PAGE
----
The 4th ‘R’? Visual literacy in contemporary Britain

The Election Project/ Hamira Khan, Conservative. Glasgow, 20 April 2010 (Glasgow East constituency) © Simon Roberts

I recently had the pleasure of a conversation with Stephen Bayley who, according to his own website, might be the second most intelligent man in Britain: he is certainly an insightful cultural commentator, and his long-standing area of particular expertise is design (and architecture and art). He explained to me, in an admittedly rather sweeping manner, that ‘Politicians Don’t See.’ By this I think he meant that, as an institution, they are not programmed to appreciate the world in aesthetic terms.

Bayley naturally, as I hope I also would, argues that aesthetic literacy is critically important. It matters that we think and care about the world around us being functional, well-made – and beautiful.

His biting observation comes not least from the frustration of wrangling with certain politicos over the Millenium Dome project, a sinking ship from which I believe he jumped, and thus from a quite personal aggravation. But it resonated with some other pronouncements I have recently heard.

Richard Simmons, Chief Executive of the imperilled Commission for Architecture and the Built Environment (whose job is to drive upwards the design quality of contemporary building), remarked on the common and fatal problem of decision-makers, good with words and numbers and elected on the basis of that particular skillset, believing themselves qualified to take what are essentially aesthetic decisions: something for which they have no apparent training.

And I frequently hear, in the course of my work, the accusation that British people, designers aside, ‘Don’t Understand Design’. This is a rather strange phrase. What can it mean? Perhaps simply that most people don’t know what designers do for a job?

Coming at the problem from a slightly different angle, in a lecture recently I encountered the concept of the ‘period eye’: how the members of a particular culture, at a particular time and place, see. This is particularly with reference to images. The meaning of most if not all images is contingent on cultural and contextual knowledge: most of us have no idea what symbols to look for in a Renaissance painting to work out who all the Saints are, for example. Our biological understanding of sight has changed over time: we no longer tend to conceive of sight as a two-way thing, external objects ‘entering us by our eyes’, as it were. And we now live in a world where images are cheap and abundant, rather than rare and precious, which of course would change our attitude towards them. To understand how a group sees provides an interesting cross-sectional view of how it interprets, navigates and responds to the world.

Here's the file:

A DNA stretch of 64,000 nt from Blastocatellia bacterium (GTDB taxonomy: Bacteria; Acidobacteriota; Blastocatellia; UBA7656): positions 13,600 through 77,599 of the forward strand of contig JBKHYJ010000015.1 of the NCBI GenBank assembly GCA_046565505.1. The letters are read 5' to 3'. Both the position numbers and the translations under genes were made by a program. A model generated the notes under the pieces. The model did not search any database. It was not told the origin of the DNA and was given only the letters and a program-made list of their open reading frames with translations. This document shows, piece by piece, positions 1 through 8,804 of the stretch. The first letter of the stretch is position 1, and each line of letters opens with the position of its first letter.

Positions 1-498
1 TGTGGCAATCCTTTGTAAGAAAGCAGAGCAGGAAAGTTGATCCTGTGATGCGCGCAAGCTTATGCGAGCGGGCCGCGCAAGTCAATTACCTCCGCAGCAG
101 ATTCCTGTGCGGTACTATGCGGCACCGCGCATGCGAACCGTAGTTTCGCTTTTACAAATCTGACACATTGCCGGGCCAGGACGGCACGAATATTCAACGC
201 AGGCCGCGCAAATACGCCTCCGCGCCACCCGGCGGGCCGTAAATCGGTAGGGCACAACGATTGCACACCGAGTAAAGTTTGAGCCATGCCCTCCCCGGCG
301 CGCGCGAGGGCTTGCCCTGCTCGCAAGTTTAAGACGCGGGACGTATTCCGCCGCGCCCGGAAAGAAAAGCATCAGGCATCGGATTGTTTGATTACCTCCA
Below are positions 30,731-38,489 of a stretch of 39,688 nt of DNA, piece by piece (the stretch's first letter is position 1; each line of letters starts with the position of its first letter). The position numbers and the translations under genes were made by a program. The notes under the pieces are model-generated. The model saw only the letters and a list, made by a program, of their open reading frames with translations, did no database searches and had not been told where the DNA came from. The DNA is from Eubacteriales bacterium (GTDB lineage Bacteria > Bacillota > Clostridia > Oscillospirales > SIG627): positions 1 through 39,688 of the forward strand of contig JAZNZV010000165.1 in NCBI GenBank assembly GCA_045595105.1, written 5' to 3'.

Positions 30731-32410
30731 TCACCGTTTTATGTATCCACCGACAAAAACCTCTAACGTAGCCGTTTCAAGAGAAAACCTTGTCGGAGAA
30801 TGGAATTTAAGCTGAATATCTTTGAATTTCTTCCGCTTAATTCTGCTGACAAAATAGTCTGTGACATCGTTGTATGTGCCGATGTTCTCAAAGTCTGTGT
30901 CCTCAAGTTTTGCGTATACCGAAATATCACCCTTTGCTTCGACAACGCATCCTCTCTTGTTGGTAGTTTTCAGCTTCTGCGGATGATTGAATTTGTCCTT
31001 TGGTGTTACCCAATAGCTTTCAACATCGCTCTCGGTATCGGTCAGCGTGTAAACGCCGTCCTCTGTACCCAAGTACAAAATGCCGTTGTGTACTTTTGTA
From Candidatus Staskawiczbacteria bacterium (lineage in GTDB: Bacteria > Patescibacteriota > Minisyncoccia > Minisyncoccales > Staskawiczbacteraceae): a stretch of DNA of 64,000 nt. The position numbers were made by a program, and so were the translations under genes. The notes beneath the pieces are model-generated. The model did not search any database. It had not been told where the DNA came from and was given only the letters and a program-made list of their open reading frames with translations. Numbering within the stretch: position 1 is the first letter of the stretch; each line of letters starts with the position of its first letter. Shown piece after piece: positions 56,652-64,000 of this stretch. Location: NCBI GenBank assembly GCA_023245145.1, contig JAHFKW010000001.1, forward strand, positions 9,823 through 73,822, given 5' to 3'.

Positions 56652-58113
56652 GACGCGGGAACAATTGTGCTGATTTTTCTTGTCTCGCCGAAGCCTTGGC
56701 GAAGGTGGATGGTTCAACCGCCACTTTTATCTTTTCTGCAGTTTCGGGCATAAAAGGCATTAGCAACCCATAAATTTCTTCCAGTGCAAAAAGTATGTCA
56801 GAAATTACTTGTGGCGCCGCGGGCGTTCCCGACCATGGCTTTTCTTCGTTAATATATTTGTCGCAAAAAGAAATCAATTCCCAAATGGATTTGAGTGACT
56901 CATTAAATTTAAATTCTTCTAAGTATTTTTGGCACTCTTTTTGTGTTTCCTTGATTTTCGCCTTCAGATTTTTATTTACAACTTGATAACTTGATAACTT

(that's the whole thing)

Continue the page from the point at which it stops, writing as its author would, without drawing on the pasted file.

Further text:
The lecturer, however, was unable to tell me who is writing on the ‘period eye’ of contemporary Britain? How do we see? I don’t know the answer to this but I feel like it might be important.

A concern for visual literacy is relevant at many levels. To not be critical of the images that are peddled to us on a daily basis is to be a sucker for mass consumerism. And at the level of design, the stuff as well as the images, to be able to see that the things around you have been designed, to intuitively understand the link between material, human creativity and finished object, is to fundamentally have a sense of your own power to change things (as well as more truly appreciate the value of things). A closer connection to ‘craft’ would be literally empowering. I have thought before about design being a tool of democracy. In Britain we seem to equate design with luxury – therefore not something for everyone. Making everything well-designed for everyone is a strong democratic statement.

At the moment there is in Portcullis House an exhibition of photographs taken during the election, all over Britain, of candidates canvassing voters. Without wishing to sound like an architectural snob (and they are great photos), the glaring fact that shouts from most of these is the utterly grim quality of environment in which most Brits dwell, the absolute aesthetic impoverishment of their surroundings. Why are we so resigned to ignoring it? Might we be more likely to object to this commonplace ‘ugliness’ if we felt it wasn’t all quite so predetermined?

We have lost our relationship with the manufactured and constructed world, and primarily through the processes of industrialisation and mass production. Which is exactly the state of affairs that William Morris was (unsuccessfully) trying to ward off with his Arts and Crafts initiative. He spoke, more simply, about the dignity of the craftsman, and being able to see the human hand in the texture of the built environment, but it is basically the same thing.

I’m not arguing for a reversal of industrialisation, and I hope Education Minister John Hayes had something more progressive in mind (I am sure he did) when he recently called for a ‘new Arts and Crafts movement’. Was he responding to the charge that our current schooling system stamps out creative thought? Allaying fears about Gove’s ‘austerity curriculum’? Because the recent suggestion that it could be stripped back to core, ‘traditional’ subjects is worrying and short-sighted. And the removal of HE funding to ‘Arts and Humanities’ subjects even more so.

This is one of the implications of ‘not understanding design’: in education, in focusing so closely on words and numbers, with second-rate status awarded to images and forms, we are robbing ourselves of the tools necessary to navigate the complex physical actuality of the modern world.

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